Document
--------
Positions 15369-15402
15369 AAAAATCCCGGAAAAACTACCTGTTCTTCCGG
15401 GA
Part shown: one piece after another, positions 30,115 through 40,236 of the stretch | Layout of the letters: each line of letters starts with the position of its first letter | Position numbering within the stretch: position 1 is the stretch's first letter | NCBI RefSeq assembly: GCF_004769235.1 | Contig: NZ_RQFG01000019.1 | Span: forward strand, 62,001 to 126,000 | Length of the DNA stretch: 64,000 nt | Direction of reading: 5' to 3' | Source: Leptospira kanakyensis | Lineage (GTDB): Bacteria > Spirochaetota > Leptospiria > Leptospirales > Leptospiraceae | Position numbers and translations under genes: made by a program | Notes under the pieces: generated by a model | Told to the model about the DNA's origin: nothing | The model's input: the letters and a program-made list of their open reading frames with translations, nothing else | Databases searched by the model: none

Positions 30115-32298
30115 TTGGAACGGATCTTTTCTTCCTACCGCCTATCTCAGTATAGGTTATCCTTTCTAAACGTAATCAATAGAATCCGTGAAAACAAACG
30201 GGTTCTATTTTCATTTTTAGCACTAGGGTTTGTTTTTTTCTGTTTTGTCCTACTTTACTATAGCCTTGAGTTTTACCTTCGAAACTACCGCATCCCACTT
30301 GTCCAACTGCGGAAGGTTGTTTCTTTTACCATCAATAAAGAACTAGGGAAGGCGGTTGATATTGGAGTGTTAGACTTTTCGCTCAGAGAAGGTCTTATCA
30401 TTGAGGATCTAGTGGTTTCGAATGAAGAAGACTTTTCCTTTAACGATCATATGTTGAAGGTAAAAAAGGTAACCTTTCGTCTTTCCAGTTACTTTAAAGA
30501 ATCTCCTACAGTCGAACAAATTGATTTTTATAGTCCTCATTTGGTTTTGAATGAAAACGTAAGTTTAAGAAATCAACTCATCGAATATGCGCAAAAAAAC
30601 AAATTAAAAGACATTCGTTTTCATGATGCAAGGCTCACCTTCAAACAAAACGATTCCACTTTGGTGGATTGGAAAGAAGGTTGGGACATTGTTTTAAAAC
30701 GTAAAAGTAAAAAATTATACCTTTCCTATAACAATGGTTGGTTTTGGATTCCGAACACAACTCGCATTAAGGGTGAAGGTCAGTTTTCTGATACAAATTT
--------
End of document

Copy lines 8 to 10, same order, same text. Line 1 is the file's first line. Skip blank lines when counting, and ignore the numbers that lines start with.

30301 GTCCAACTGCGGAAGGTTGTTTCTTTTACCATCAATAAAGAACTAGGGAAGGCGGTTGATATTGGAGTGTTAGACTTTTCGCTCAGAGAAGGTCTTATCA
30401 TTGAGGATCTAGTGGTTTCGAATGAAGAAGACTTTTCCTTTAACGATCATATGTTGAAGGTAAAAAAGGTAACCTTTCGTCTTTCCAGTTACTTTAAAGA
30501 ATCTCCTACAGTCGAACAAATTGATTTTTATAGTCCTCATTTGGTTTTGAATGAAAACGTAAGTTTAAGAAATCAACTCATCGAATATGCGCAAAAAAAC